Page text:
Monday, June 15, 2009

Came off my Bucking Horse, should I get back on?

It has been my experience that when a horse develops a bucking
habit, it is usually because there were shortcuts taken in his starting process. Although there are many competitions that showcase horses being broke within a few hours, that is really not the best way to create a reliable and safe mount. I am not adverse to top horsemen showcasing their skills in this way, but if you were to ask them if that is how they would recommend a horse be started, they would all say no. Although gentling a wild horse to be ridden in a few hours is certainly impressive, the real trick is to make the horse a great mount for the rest of his life. Many classical schools will take as long as a year to back a horse. During that year, the horse is taught everything he needs to know as a reliable mount so that by the time he is ridden, there is nothing the rider can do, that the horse has not already experienced.

So now what to do if you are bucked off? Many might say that if you fall off a horse you should get right back on. This can be true for the most part if you fell off because the horse spooked, you were not paying attention, or the horse refused a jump. A rider can fall off a horse for any one of these reasons and when he does, he should get back on the horse and continue his ride. But there are occasions when I do not recommend a rider get back on.

After pondering it a bit, I have decided that after a fall, you should only get back on a horse under the following conditions:

1. Your are not injured or hurt
2. The horse is not injured or hurt
3. The reason you came off is NOT the direct result of the horse trying to get you off

If you are injured or hurt, do NOT get back on. Further physical activity may worsen your injuries. There will always be another day, another horse, and even another sport.

If the horse is injured, do NOT get back on. Further physical activity may worsen your horse's injury and possibly make him detest your presence on his back.

If the reason you fell off is because the horse engaged in actions specifically to unhorse you, then do NOT get back on. If he did it once, he will do it again. And the second time, you might not be lucky enough to escape injury. Furthermore, you will solidify yourself as someone whom he can easily dislodge and the bucking can become a habit.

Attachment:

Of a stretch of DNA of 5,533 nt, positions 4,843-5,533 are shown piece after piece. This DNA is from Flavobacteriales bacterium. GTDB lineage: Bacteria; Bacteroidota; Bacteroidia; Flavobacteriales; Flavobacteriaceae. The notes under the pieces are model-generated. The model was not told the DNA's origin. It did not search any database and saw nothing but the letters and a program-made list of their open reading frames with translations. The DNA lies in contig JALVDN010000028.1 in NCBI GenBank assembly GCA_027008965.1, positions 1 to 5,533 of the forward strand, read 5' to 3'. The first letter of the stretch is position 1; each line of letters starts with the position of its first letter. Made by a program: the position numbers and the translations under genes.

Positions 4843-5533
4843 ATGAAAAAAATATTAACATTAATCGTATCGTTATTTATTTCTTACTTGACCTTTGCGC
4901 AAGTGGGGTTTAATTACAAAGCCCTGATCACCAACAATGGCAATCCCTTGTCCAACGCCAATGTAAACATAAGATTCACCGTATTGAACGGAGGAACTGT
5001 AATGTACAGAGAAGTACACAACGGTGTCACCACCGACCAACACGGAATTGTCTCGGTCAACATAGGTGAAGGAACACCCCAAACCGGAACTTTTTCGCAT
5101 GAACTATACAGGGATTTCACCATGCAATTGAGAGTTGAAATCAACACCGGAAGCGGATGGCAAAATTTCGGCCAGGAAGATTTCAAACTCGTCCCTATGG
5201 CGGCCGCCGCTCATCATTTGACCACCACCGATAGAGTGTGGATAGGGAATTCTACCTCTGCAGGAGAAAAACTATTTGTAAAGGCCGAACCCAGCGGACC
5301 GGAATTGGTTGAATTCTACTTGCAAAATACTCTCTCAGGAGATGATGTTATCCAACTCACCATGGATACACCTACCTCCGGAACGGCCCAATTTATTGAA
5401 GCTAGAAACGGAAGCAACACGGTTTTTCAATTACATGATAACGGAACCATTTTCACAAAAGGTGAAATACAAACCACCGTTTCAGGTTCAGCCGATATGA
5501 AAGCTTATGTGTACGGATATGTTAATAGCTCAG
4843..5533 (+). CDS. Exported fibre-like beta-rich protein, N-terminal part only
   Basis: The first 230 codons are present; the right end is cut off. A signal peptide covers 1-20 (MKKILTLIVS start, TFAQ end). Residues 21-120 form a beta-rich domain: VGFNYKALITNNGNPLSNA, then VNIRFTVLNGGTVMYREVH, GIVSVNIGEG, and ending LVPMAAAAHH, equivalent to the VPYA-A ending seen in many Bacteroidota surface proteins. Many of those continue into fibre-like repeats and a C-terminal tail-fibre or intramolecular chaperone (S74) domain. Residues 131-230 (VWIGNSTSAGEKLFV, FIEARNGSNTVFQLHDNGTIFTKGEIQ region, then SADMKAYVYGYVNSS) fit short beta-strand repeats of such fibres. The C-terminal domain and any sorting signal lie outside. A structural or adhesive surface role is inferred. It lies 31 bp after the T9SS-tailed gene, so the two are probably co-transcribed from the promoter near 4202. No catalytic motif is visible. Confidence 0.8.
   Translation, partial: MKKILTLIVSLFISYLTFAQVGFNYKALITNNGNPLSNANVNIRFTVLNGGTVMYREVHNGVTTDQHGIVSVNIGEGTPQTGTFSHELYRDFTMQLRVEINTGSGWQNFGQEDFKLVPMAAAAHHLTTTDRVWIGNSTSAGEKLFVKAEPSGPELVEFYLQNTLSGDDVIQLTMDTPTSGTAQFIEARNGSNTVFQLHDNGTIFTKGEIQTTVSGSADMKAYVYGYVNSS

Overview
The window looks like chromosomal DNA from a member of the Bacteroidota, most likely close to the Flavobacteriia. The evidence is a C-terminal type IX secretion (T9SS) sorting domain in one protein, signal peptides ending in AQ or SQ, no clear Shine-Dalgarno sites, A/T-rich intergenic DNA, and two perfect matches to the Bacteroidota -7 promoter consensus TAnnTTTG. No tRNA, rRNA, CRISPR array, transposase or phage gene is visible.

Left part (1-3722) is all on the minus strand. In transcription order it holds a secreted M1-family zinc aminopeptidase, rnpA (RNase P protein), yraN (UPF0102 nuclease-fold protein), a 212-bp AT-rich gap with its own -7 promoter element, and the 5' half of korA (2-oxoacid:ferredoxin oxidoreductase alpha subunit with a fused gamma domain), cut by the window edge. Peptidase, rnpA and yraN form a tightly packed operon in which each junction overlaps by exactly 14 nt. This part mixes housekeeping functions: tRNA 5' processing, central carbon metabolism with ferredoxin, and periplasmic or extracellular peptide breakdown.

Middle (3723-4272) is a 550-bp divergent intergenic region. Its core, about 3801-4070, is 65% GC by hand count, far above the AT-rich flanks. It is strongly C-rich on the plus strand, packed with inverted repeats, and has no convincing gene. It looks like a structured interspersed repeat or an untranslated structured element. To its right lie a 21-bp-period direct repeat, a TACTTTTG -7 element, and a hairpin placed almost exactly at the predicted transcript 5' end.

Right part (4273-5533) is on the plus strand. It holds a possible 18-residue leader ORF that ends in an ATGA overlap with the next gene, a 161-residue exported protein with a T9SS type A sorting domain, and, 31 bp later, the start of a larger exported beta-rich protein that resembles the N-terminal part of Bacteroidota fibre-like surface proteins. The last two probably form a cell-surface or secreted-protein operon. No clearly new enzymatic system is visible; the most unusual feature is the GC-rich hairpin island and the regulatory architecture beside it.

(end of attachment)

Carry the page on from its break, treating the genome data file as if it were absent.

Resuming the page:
If the horse develops a bucking problem, then the following are your options:

1. Train the horse to stop bucking and resign yourself to the time and effort it will take. Your horse has bucking as a habit and thus breaking the habit will be extremely difficult and time consuming. But if you are willing to do it, then it can be done, but be prepared to be in for the long haul. (and also be prepared to fail for that may happen too)

2. Pay a professional to take your horse for a couple of months. The advantage of this is that you are not endangered during the process. The disadvantage is it may be difficult to find someone who really can do it. They may just take your money for a few months and give you back a horse that bucks.

3. Get rid of the horse and get a horse that does not have a bucking problem. This is my personal recommendation. People often feel like they are giving up when they get rid of a horse, but that is not the case. Doing so does not make you a quitter. And this is not the vehicle to assert your fortitude. If you are not a professional trainer, you should not be expected to act like one just because you own a horse. As an experienced trainer I often get too wrapped up in myself and tend to think that everyone should be like me. I forget that if everyone was like me, I would be out of a job. You may have a separate professional and personal life apart from horses where you can engage in courageous, and dedicated behavior. So unless you want to be a professional horse trainer, or some kind of professional equestrian athlete on the show circuit, you should not be expected to take unnecessary risks.


Anonymous said...

You cover it all..sounds like a rocky marriage..
get a divorce LOL..

Tracey said...

Very good advice. Each horse is different from the next and some just don't respond to cookie cutter training and you need to go back and find the hole(s) that you left unfilled. And it's an absolute must to be honest with potential trainers so that they don't get hurt further in the process.

Mighty Murphy said...

My first horse was a bucker, we bought him in New Mexico and brought him home to AZ. It took about a month to figure out bucking was his habit and not spooking. I learned to ride it out extremely well, but it came at the cost that others couldn't ride him.

I think it's a good thing to ask before purchasing a horse... "Have you ever been bucked off by this horse or know of someone who had?" & "Does this horse spook?"

Thanks Robin for the post :-)

Geneva said...

Some people think a marriage should be a be a bigger commitment than a horse :)

Anyway, Robin is right
-- if your plumbing has a leak, you call a plumber
-- if your car breaks down, you take it to a mechanic
-- if your PC gets a habit of freezing, you get rid of it and get a Mac.

Live smart.

The Natural Horse Vet said...

Common sense & the ability & capability = R.S.

The Natural Horse Vet said...

Common sense,ability & capability =R.S.

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